It should come as no surprise that a graduate of Claremont McKenna College with a BA in Comparative Literature and who eventually made a career in publishing should write a well-written and deeply researched memoir of his six-year military career. Nor should it be a surprise—except to some of the clannish West Pointers with whom he went through Ft. Benning Jump School and Basic Officer Infantry Course—that Robin Bartlett, an ROTC liberal arts major, was an effective, brave, and committed infantry platoon leader who saw substantial combat in the Vietnam War.
Bartlett’s Vietnam Combat: Firefights and Writing History (Casemate, 299 pp. $37.95, hardcover; $15.99, Kindle) includes photographs and drawings, a military glossary, a personal timeline, a bibliography, an index, and a list of veterans organizations—although I wish he had included the Jewish War Veterans of the USA, America’s oldest active VSO. Also, Bartlett includes to great effect many of the alternative-reality letters he wrote home from Vietnam to family and friends.
Bartlett made the drastic change from being a party planner at Ft. Bragg to being an infantry platoon leader in 1968 when he joined the 1st Battalion, 5th Regiment of the First Cavalry Division in I Corps. When he did, he recognized that his expected life span was less than 90 days.
Of the five new platoon leaders introduced to the battalion commander to replace five who had been killed in action, Bartlett was the only one who survived his tour of duty. He writes about the fatigue, intense heat, rain, mud, death, blood, firefights, deprivation, sweat, heat stroke, dehydration, and despair that he and his men experienced during frequent four-to-six-week forays into the boonies. Some humorous events, including an exploding shit barrel and the misadventures of a hard-luck private, and some positive things, such as a Christmas party at a Catholic orphanage, lighten the book’s tone.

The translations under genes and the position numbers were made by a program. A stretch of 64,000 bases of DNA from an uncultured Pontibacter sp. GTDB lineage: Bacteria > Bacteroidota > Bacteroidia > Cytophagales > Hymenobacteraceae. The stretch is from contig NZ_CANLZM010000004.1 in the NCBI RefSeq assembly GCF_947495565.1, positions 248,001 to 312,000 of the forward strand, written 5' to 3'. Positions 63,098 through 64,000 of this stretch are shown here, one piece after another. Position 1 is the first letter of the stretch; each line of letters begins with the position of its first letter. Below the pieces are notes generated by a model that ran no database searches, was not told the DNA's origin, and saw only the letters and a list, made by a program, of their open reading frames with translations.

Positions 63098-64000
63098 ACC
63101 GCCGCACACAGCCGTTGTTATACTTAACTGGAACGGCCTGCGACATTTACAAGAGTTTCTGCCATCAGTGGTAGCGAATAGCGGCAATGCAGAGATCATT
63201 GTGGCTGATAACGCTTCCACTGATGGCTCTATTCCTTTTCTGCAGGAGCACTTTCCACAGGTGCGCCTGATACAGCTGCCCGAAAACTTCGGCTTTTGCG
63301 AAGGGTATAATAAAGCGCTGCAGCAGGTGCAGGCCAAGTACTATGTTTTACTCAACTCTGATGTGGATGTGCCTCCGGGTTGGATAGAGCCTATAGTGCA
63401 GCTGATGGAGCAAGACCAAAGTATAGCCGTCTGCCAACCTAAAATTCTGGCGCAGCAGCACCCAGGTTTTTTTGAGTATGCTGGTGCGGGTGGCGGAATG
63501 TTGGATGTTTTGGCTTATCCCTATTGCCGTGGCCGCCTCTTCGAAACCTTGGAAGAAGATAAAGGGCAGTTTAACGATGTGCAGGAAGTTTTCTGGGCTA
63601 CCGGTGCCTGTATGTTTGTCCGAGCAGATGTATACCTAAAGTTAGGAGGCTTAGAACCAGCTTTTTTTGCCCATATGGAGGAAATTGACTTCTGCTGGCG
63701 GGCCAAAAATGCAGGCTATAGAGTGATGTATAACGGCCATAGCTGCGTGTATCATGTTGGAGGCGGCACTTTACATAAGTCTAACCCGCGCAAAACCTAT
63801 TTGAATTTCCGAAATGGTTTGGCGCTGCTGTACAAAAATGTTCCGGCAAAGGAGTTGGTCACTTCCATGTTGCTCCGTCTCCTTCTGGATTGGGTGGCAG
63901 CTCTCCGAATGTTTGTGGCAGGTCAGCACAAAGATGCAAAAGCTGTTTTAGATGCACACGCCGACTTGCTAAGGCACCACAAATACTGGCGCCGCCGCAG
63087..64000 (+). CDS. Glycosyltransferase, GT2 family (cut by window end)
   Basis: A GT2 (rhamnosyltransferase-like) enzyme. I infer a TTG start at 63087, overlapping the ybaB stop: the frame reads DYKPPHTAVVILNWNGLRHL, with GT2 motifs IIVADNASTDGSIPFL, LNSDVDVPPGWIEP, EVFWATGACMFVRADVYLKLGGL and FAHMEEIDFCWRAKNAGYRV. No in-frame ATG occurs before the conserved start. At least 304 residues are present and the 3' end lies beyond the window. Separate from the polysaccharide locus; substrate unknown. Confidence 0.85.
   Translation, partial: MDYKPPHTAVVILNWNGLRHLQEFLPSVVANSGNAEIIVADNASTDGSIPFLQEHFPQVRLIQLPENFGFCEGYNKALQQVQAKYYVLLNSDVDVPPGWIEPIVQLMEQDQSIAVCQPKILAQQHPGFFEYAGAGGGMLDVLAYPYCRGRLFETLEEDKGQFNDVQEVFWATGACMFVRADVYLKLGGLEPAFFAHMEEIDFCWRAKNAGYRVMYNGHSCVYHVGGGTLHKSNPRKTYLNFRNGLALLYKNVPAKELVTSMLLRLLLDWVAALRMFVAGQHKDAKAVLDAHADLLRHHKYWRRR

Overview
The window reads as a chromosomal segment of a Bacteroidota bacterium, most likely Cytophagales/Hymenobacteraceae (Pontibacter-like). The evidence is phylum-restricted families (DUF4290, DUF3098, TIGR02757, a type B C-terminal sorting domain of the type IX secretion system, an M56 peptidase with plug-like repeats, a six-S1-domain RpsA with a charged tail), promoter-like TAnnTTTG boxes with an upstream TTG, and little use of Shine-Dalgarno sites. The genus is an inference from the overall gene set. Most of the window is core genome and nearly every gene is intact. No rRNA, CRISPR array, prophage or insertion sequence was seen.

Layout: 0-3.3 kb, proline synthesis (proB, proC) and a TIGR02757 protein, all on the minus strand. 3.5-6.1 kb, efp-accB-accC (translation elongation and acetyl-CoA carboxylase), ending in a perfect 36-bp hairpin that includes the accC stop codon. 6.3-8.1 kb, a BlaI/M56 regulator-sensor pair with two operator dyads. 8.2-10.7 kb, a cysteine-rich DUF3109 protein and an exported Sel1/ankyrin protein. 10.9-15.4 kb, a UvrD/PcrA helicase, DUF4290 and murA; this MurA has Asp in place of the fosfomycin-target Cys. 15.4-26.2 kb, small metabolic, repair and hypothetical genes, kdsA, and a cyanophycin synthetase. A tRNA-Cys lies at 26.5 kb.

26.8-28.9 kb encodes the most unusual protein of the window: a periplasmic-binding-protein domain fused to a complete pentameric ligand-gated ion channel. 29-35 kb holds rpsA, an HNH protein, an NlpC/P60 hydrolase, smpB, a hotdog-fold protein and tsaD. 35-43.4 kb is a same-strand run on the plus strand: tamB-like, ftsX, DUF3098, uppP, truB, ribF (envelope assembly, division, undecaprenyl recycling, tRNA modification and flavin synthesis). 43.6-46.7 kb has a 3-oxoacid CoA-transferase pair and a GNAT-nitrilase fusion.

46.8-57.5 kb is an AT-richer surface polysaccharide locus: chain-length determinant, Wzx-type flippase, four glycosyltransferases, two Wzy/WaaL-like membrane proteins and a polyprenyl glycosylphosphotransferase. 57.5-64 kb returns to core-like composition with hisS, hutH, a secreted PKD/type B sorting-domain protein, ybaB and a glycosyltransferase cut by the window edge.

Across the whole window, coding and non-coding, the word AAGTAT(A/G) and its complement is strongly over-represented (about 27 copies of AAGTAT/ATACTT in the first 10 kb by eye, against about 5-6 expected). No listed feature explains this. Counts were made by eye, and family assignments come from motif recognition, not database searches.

Bartlett completed his time in the war with five months in II Corps working in the little-known Military History Detachment at Division HQ (“You fight it, We write it”). One of his main tasks was to write a history of a particular battalion engagement that had gone wrong. That was no easy task as the battalion commander and the S-3 refused to speak to him.
Without casting blame, his draft report criticized certain operation events at command level. But Bartlett’s superior made him change the report’s title (“Battle of Parrot’s Beak”), as well as his conclusion so as to blame the heroic on-the-ground company commander who was clearly not at fault. The brass protects its own when the losers get to rewrite history.
Bartlett is frank in his assessment of the Vietnam War (“brave solders and bad politics”) and his resulting PTSD. He says writing this book was cathartic. Although he writes that his Vietnam War service was meaningless and a waste, the reader may conclude otherwise.
Robin Bartlett exhibited courage, performed his jobs well, cared for those who served under him, and developed leadership and organizational skills. His brother, father, and grandfather, all of whom graduated from West Point, should be proud of him.
When greeting Vietnam War veterans, “Welcome home” is the Bartlett phrase uses. I have decided to do the same rather than the trite, “Thank you for your service.”
Bartlett’s website is robinbartlettauthor.com
— Harvey Weiner